In 1964, the trio of Joe Balulis, Bill Kater, and Seth Bidwell hung a shingle that read "Marquette Trails Golf Club" amid the dense forest of Manistee National Forest. The nine-hole golf course was their verdant brainchild and source of nutritional fairway grass, but after three years of joint ownership the triumvirate elected to go their separate ways, leaving the family of Joe Balulis to take over. Joe’s sons would go on to oversee the addition of a back nine that opened in 1985, bringing the overall length to 5,847 yards and par to 70. In 1993 a new clubhouse and a restaurant (The View) opened. Today, the Balulis family invites players to venture through the forest groves with clubs in hand, pursuing their golf balls until they’re in the cups and safe from the course's forest-dwelling co-founders.
Coyote Crossing Resort nestles into the bordering Manistee National Forest, dusting the landscape with rustic timber dwellings armed with modern amenities. Each two-bedroom unit houses contemporary accouterments such as satellite TV, a full bathroom, and WiFi access, allowing curious kids to learn about nature before dipping their toes into it. Triplicate cooking options keep growling bellies from upsetting the surrounding wildlife, including a fully equipped kitchen, a charcoal grill, and fire rings that yield flame-licked fare. Drawing inspiration from 50 acres of surrounding woodlands, rich wood lines the walls and floors of each cabin. Upon stepping outside, guests will find themselves minutes away from attractions such as the Pine River, Lake Cadillac, and various public beaches.
The northern Michigan town of Prudenville edges one side of the 22,000-acre Houghton Lake. During warmer months, groups flock to the water for jet-skiing and kayaking. Between Houghton Lake and nearby Higgins Lake, there are more than a dozen launch sites for boating; local shops rent out boats for all kinds of trips, whether you want to fish for the lake's abundant bass, brown trout, and walleye fish, or just take a relaxing cruise. The two lakes are also lined with sandy beaches, which have picnic pavilions and waters safe for swimming.About 16 miles north of Springbrook Inn is Marguerite Gahagan Nature Preserve, which is threaded with a network of hiking and biking trails across 60 acres. Signs pop up throughout the trails that tell informative tidbits about the white- and red-pine forest and cedar swamp habitats. A small stream known as Tank Creek also cuts across the preserve, and it's lined with boardwalks and decks that overlook the water. One paved trail is wheelchair accessible.Read the Fine Print for important info on travel dates and other restrictions.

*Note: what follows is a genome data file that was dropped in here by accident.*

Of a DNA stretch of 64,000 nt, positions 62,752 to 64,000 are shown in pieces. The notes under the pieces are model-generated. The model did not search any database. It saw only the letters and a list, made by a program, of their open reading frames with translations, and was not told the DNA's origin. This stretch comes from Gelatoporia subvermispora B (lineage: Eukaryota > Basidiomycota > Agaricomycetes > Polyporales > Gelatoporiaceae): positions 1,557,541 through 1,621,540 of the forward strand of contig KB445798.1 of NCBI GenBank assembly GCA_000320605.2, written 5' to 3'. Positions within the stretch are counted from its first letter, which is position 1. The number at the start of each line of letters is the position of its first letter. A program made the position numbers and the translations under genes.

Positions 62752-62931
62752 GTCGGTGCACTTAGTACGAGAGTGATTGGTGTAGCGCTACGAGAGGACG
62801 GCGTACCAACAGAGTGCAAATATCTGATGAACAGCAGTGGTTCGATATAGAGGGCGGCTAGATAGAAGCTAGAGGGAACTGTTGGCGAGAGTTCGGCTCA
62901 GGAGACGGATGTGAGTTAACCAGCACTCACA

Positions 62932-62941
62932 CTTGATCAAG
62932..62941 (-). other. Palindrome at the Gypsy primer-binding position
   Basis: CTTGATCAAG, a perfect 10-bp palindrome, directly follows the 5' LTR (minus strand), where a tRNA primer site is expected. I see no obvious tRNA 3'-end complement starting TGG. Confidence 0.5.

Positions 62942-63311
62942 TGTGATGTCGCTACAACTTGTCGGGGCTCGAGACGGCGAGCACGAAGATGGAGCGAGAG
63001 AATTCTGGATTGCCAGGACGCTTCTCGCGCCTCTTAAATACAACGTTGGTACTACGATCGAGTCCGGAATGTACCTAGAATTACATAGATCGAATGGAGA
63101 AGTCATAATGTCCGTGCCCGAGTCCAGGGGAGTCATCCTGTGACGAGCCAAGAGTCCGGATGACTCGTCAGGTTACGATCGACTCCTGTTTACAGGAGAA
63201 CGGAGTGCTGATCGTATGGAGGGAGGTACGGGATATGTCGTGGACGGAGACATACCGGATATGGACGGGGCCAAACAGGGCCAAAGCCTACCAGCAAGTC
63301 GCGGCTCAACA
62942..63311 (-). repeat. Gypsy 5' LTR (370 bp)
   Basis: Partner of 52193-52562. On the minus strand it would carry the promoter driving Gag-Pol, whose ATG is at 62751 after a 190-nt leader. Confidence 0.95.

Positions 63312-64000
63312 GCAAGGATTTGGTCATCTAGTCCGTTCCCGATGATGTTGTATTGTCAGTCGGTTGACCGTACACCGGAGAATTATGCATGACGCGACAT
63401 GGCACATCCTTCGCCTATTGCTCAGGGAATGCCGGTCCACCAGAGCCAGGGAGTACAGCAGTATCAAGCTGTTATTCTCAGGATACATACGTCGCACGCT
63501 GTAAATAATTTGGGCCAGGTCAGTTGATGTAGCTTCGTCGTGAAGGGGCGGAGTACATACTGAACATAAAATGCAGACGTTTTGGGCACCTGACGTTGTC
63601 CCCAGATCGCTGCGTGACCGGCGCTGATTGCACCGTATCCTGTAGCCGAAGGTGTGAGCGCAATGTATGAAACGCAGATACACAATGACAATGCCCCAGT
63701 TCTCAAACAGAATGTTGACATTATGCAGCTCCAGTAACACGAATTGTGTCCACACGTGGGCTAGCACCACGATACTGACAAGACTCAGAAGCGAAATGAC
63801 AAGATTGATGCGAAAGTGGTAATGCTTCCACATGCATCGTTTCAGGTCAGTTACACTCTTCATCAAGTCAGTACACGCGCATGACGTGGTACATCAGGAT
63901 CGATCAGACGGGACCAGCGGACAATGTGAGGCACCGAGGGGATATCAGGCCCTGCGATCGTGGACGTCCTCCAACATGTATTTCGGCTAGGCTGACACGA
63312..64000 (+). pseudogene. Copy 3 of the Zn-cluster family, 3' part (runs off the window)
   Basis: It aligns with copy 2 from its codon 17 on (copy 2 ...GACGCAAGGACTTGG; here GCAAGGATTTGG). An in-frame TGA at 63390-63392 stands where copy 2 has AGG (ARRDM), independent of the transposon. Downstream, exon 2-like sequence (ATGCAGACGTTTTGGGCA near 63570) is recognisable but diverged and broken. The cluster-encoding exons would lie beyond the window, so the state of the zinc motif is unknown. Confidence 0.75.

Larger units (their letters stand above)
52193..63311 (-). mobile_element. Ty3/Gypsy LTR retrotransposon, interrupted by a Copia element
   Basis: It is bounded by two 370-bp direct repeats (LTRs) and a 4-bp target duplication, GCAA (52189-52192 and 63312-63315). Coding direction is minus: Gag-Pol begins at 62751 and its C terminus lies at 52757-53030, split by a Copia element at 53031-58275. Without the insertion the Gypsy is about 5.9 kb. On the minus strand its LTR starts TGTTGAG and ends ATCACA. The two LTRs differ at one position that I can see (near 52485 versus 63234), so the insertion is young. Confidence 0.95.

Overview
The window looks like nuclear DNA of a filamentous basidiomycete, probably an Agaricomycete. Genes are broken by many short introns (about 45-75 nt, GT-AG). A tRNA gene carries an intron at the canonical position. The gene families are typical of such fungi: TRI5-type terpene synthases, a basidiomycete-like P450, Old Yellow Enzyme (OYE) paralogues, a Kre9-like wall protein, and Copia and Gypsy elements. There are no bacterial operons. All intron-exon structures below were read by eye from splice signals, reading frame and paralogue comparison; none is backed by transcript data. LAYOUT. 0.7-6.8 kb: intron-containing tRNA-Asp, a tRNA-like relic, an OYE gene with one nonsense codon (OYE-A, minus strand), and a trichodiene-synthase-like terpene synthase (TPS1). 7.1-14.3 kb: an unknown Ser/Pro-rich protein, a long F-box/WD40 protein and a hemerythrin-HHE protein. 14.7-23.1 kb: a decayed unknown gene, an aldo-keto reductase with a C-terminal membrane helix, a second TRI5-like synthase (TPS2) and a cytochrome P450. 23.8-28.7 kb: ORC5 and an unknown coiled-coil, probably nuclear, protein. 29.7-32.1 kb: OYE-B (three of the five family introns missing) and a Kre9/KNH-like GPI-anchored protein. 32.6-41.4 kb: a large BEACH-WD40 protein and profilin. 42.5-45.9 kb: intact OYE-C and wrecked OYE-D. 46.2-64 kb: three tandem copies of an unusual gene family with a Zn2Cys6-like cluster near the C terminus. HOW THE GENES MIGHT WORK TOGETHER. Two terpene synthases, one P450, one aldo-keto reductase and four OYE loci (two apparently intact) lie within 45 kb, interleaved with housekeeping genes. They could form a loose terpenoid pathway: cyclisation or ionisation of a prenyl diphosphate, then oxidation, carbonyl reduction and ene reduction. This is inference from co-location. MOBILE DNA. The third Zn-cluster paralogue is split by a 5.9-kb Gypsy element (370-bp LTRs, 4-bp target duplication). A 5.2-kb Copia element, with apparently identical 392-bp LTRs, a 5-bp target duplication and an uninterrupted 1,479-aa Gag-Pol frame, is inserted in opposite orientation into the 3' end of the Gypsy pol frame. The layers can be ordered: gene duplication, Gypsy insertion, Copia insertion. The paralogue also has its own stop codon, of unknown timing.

The owners of Marinades Pizza Bistro have given their loyal customers a tough choice: either fall back on the familiar taste of gourmet wood-fire pizzas, or branch into uncharted territory at Grill One Eleven, which is right next door. Reviewers for On the Town and The Grand Rapids Press did not regret their decision to venture into Grill One Eleven, each one praising chef John Butler's seafood-stuffed grouper, swimming in chive-onion-butter sauce.
Like a king disguised as a lowly archduke, the two-story restaurant's ambiance is both elegant and approachable, with rich, hardwood floors and earth-toned walls surrounding diners as they feast on chicken risotto or roasted portabella burgers. Local craft beers flow freely at the granite-topped bar, pairing well with rib eyes and sirloins hot from the wood grill. Large windows shed sunlight on desserts of carrot cake and creamy lemon tart, which can also be enjoyed beside fireplace of the upper-level lounge area.
Florentine Pizzeria Ristorante and Sports Bar's chefs concoct robust Italian entrees from scratch, and servers deliver them in a lively interior dining area lined with 12 TVs. Opt for a pizza from Florentine's extensive menu, which catalogs personalized pies ($7.99+), piled with fresh toppings and buttressed with Chicago-style, hand-tossed, or gluten-free crust. Alternatively, diners can dive into a seafood grilled pizza ($9.99), topped with a trio of seafood and crisped over an open flame. Imported Italian pasta, such as seven-cheese lasagna ($10.99)—with one cheese for each European who stays home during the World Cup—tangos passionately with attention-hungry cutlery, and stuffed chicken scallopini protectively bear hugs capicola ham and melted cheese. Florentine rounds out its savory selection with thick subs and eclectically topped burgers, including a pesto-kissed bruschetta burger ($8.49).
Perched on the bank of the Rouge River, Reds on the River serves up breathtaking views and award-winning cuisine made from scratch, largely with local ingredients. The dinner menu delights with starters such as Maryland-style crab cakes ($15) and Stallone-style mussels ($10). Reds’ impressive eight-layer lasagna ($16) contains seven more layers than the single-decker London-broil steak, simmered in a veal stock reduction and accompanied by mashed yukons and asparagus spears ($18). The chef's signature half-rack of lamb ($34) is a sweet treat for the shepherding senses, while the New York strip, aged 21 days ($28), unleashes a Manhattan of mouth-wateriness on palates. Midday meal-seekers can let their taste buds bloom with a mouth-moistening, highly-dunkable lunch creation such as a french dip on a french baguette with gruyere cheese, dill pickle, and au jus ($11), or a lobster grilled-cheese sandwich with tomato-basil soup, with the sandwich harnessing Maine lobster in a net of gouda, american, and mozzarella cheeses ($15). Lunch is served from 11 a.m. to 4 p.m.